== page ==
The scorchingly funny guys behind “Spinal Tap,” “Waiting for Guffman” and “Best in Show” have produced a kinder, gentler film that is still very, very funny.
Once again, this is a “mockumentary” about a very diverse but earnest and enthusiastic group of people who share a passion that involves performing in front of an audience. This time, the story is set in the world of aging folk musicians. “PBN” (a stand-in for PBS) is going to broadcast a special concert in memory of Irving Steinbloom, a man who was instrumental in the careers of 60’s folk musicians. The groups who will participate are a trio called The Folksmen (Spinal Tap alums Christoper Guest, who also co-wrote and directed, Michael McKean, and Harry Shearer), a once-married duo called Mitch and Mickey (co-screenwriter Eugene Levy and Catherine O’Hara) and the relentlessly perky Main Street Singers — now called the New Main Street Singers because only one of the original group is still participating. This return to the spotlight after so many years creates all kinds of traumas and challenges.
Guest movies always get better on the second viewing, and this one may need three as its best moments are its subtlest, like the fabulously constructed songs that are just one tweak away from the music of the Hootnanny-era, where suburban kids sang folk songs written by slaves and hobos so they could feel more “authentic.”
There are wonderfully choice moments. I loved the riffs by Fred Willard about his brief stint on a sit-com and Ed Begley, Jr.’s Yiddish-peppered discussion of putting the broadcast deal together. Steinbloom’s son (Bob Balaban) is so obssessed with the details of the event that he literally can’t see the forest for the trees — he interrupts the live broadcast to warn the audience in the theater to be careful not to get scratched by the twigs in the floral arrangements. The reconstruction of the historical material is devilishly meticulous, well worth hitting the pause button when it comes to video and DVD.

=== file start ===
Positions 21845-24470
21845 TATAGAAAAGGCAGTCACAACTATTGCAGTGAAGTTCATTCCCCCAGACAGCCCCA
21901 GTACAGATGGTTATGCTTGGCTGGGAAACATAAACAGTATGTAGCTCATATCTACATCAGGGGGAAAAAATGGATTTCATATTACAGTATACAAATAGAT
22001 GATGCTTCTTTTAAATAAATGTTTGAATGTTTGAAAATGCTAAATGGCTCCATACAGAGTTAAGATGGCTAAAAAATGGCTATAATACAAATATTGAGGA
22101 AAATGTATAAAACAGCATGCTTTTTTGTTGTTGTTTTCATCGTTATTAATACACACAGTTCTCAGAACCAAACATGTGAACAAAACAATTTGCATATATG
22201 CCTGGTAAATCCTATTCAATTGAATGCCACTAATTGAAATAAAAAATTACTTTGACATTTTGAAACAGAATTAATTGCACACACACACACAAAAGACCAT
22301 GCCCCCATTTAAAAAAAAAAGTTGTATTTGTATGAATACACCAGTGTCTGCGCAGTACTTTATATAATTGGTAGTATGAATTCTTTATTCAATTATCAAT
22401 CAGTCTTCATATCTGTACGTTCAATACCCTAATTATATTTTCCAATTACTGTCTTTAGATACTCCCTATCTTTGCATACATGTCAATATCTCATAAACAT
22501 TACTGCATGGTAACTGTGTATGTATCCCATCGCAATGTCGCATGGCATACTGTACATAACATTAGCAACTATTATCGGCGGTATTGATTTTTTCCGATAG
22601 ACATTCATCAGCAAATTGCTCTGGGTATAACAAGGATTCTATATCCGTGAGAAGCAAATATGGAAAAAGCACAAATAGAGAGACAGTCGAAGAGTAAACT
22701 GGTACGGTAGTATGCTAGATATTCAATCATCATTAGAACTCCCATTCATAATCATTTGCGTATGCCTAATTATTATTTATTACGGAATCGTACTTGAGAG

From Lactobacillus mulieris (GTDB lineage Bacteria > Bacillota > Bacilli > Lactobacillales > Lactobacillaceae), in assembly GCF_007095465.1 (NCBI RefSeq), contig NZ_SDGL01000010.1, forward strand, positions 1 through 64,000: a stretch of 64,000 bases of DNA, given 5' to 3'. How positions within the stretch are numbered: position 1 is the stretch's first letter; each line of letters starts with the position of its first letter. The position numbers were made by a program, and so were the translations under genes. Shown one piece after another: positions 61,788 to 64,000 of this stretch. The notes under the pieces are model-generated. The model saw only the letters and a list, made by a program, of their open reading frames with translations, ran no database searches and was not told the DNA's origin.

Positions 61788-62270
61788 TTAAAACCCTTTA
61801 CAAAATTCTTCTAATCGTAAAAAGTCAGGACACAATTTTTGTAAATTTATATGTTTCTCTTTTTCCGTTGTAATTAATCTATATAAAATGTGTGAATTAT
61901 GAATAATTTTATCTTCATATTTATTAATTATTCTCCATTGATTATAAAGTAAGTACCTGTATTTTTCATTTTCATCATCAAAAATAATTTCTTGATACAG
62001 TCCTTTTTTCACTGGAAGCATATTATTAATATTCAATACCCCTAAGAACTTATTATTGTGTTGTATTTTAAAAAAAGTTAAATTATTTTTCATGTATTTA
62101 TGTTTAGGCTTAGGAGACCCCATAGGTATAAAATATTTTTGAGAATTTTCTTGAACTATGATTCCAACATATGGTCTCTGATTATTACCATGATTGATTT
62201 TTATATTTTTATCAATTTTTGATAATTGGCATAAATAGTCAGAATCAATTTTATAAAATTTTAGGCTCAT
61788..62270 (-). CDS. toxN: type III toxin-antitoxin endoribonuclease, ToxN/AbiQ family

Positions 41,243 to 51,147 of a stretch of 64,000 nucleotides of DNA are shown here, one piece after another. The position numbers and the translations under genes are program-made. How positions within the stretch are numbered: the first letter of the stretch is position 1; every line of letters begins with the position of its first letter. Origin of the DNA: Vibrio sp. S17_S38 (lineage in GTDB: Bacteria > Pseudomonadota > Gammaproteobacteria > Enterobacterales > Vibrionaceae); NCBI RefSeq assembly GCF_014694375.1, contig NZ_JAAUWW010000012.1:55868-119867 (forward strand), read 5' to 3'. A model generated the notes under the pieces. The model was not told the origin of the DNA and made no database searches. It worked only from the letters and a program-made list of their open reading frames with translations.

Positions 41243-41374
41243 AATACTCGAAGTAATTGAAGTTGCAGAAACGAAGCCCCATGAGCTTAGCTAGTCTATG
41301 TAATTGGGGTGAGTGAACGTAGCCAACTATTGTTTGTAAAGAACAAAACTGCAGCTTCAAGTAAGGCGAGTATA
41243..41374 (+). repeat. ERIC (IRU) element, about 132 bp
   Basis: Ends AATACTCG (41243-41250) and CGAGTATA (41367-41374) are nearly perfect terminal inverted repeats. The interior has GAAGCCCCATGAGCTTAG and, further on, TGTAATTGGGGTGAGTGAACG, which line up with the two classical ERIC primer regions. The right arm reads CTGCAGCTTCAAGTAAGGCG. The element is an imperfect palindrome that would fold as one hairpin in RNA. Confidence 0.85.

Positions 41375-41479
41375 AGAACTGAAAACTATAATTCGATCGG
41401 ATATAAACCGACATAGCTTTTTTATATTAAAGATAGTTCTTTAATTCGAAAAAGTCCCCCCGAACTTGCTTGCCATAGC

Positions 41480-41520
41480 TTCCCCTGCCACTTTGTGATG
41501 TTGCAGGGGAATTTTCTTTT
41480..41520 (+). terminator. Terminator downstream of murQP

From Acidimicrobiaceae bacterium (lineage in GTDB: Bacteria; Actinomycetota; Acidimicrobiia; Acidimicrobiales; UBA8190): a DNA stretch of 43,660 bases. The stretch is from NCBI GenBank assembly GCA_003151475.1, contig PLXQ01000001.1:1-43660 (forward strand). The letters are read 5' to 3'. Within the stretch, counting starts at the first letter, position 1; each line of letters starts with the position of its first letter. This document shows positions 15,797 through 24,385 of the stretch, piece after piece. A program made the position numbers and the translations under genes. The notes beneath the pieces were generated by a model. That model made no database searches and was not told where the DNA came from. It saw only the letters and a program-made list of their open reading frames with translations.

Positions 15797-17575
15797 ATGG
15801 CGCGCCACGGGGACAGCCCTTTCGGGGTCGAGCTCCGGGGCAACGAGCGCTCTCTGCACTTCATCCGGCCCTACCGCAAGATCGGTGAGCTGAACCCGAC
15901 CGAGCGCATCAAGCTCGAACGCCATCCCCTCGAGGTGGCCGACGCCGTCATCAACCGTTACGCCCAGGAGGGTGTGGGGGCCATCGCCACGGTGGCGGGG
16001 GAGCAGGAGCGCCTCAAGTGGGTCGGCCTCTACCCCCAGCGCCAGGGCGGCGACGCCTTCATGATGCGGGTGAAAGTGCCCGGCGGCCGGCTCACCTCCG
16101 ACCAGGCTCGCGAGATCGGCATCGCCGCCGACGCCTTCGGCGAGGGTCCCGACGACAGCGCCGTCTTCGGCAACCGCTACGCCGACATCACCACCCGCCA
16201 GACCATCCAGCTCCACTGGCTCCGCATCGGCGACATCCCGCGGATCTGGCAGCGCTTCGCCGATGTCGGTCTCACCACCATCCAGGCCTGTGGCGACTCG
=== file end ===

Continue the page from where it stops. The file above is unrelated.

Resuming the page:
Parents should know that there is some mature material including references to substance abuse, homosexuality, pornography, and a sex-change operation. Characters use some strong language.
Families who see this movie should talk about the unusual way that Guest and Levy work. They set out the broad outlines of the story and then invite their actors to improvise their parts. How does that make the final version of the movie different from most? Families should also talk about the performers who inspired this movie, like the Kingston Trio, Peter, Paul, and Mary, and Joan Baez. What was it that brought folk music to the forefront in the early 1960’s?
Families who enjoy this movie should see the other Guest films, especially on DVD where they can have the added pleasure of seeing them a second time with the commentary by Guest and Levy. They might also try to see “Festival,” a 1967 documentary featuring Joan Baez, Peter, Paul, and Mary, and Bob Dylan.